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A Lighter Shade of Pale

Sherries May Be on the Brink of a New Season in the Sun


It's summer in Sherry country. Blazing sun reflects off blindingly white chalky soil; rows of vines stretch almost to the horizon, heat waves shimmer in the air. Yet inside the whitewashed bodegas of Jerez, Sanlucar de Barrameda and El Puerto de Santa Maria in southwestern Spain, thousands of barrels of pale green-gold wine lie aging in cool, cathedral-like repose, time and the skill of man creating one of the greatest wines in the world.

The otherwise undistinguished white wine made from the Palomino de Jerez grape, when aged and carefully fortified with grape brandy, becomes Sherry, one of the most refreshing and nuanced, yet intensely flavored, wines anywhere. Alas, many Americans stubbornly think of Sherry as a heavy, syrupy wine drunk by our grandparents or winos; this has mostly to do with horrible "sherries" concocted by large California wineries decades ago to satisfy demand for cheap, highly alcoholic wine.

Sherry is created by a system of fractional blending called the solera, which allows incoming young wine to enliven the older wine in the stock while the more mature wine lends depth and intensity of flavor to the younger.

These soleras may be composed of thousands of barrels, with the original wine centuries old. As a portion of the mature wine is drawn off for bottling from the last row of barrels (technically speaking, the last row is the solera), it is replenished with younger wine from the row before, and so forth.

The earlier rows are called criaderas ("nurseries"), and the blending process is called "running the scales." A fine fino solera may have more than 20 scales contributing to its perfection, while a commercial oloroso solera destined for cream Sherry production may only have four or five scales. Either way, the result is a consistent blend that enables a producer to market a branded wine with a recognizable style year after year.

If conditions are right, a unique and wonderful yeast called flor develops in a barrel of Sherry as it ages. The flor yeast grows on top of the wine in the barrel, forming a creamy cap. It protects the wine underneath from rapid and dangerous oxidation and adds its own pungent, salty tang. Especially in the bodegas at Sanlucar and El Puerto, which are nearer to water, the damper and cooler sea air nourishes the flor, and it can survive over many years in the barrel.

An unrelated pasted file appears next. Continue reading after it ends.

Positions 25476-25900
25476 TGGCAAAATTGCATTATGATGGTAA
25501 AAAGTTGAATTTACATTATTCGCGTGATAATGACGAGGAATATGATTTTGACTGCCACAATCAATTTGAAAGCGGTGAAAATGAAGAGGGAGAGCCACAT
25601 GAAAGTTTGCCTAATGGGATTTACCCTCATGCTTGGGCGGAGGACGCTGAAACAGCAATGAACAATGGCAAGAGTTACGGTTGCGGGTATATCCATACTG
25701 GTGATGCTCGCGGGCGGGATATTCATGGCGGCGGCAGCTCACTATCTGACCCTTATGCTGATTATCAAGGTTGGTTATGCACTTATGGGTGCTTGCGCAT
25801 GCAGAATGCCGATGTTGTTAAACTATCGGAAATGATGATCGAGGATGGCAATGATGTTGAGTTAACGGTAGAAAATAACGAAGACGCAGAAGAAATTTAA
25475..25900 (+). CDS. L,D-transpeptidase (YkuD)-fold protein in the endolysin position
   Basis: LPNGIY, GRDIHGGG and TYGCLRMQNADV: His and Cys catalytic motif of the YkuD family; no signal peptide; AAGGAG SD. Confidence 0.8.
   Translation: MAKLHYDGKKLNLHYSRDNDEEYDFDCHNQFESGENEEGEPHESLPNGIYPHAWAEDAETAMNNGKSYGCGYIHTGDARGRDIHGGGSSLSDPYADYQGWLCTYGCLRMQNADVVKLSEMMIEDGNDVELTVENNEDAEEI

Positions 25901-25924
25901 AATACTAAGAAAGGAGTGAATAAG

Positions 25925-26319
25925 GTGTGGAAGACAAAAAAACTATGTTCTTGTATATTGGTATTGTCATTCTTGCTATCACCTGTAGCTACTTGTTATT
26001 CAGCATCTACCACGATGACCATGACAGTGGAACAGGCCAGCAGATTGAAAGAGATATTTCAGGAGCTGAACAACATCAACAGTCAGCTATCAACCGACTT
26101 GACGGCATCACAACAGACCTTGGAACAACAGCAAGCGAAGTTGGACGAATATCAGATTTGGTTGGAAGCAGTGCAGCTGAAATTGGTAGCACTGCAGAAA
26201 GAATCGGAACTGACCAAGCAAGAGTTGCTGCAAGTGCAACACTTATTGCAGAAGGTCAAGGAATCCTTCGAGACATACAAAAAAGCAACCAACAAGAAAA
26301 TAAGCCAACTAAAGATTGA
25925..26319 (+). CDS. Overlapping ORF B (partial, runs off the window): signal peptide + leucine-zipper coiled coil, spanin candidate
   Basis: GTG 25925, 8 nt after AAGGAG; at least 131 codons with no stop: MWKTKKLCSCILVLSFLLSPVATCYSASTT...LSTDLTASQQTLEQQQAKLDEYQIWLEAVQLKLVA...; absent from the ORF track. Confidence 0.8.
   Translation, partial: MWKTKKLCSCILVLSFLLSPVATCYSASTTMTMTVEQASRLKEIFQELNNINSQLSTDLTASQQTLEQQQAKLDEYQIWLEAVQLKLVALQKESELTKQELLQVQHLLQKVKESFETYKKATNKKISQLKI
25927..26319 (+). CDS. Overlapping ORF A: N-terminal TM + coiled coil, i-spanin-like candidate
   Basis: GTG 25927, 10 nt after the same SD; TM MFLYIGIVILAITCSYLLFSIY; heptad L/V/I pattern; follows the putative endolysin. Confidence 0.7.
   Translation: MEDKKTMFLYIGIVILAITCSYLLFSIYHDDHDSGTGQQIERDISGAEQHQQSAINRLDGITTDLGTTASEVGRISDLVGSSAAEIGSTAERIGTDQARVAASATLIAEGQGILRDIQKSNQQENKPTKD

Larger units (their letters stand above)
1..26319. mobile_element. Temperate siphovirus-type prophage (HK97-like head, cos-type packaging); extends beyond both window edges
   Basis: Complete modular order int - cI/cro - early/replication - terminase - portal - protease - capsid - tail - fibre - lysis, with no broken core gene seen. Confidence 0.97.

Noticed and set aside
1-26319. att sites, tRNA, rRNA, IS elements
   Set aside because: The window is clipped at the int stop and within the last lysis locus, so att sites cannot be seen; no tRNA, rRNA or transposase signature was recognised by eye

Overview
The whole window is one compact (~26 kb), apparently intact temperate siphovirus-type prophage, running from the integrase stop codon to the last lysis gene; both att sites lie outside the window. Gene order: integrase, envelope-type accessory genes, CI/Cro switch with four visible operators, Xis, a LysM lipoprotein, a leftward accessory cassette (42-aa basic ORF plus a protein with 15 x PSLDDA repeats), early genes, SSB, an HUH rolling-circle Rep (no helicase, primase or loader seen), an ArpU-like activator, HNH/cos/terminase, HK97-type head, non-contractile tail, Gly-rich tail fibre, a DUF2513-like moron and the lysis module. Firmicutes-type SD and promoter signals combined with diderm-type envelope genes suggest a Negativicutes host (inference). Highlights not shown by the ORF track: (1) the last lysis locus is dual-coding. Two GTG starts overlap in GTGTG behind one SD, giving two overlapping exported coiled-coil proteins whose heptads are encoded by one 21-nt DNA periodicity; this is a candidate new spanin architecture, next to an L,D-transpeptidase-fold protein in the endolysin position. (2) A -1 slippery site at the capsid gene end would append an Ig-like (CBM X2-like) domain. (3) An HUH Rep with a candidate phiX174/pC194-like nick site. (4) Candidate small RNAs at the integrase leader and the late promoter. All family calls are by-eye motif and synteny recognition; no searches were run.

With experience, one can distinguish three distinct styles of fino: the delicate Manzanilla of Sanlucar; the finos of Jerez, where the conditions are the warmest and the wines the fullest and nuttiest; and the finos of El Puerto, which fall between the Manzanilla and Jerez styles.

The mysterious and wonderful thing is that if you take a fino aging in Jerez and move it to Sanlucar, its flor will become thicker and the wine will shortly take on the characteristics of a Manzanilla. The reverse is also true.

Wines that the cellar masters believe will develop flor better are destined for fino soleras. Wines that show little flor or seem to have greater weight or color will be steered toward a solera producing the heavier, nuttier and rich oloroso style. It will be fortified with more additional alcohol than a fino (about 18% as opposed to fino's 15% to 15 1/2%) to prohibit the growth of the flor that gives fino its distinctive bouquet and taste.

Fine sweet Sherry is a treat, and wonderful examples are still made, but Sherry in its natural state is totally dry. The greatest Sherries, with some noted exceptions, are dry wines. The logic of this is that a fine wine should stand on its own, with no added sweetening to mask its faults or excuse its lack of intensity.

Cream, or amoroso, Sherries are produced by taking oloroso Sherry and adding a measure of sweetening wine generally made from the other classic grape of the region, Pedro Ximenez. The quality of a cream Sherry depends on the oloroso used. Most Sherries that sell for less than $7 or so a bottle tend to use lesser quality oloroso. The flavor impression is sweetness rather than richness, and the wine may even have an unpleasant "cooked" character.

A fine chilled fino or Manzanilla, with its distinctive salty, nutty-tangy flavors that are at once rich yet crisp and cleansing, should be the aperitif of the '90s, especially here in Mediterranean-like California. Surely God, with the help of the Andalusians, had cold copitas of light and refreshing fino Sherry in mind to drink with tapas, those wonderful little plates of seafood, olives and other finger foods that Andalusia creates in bewildering and appetizing variety.

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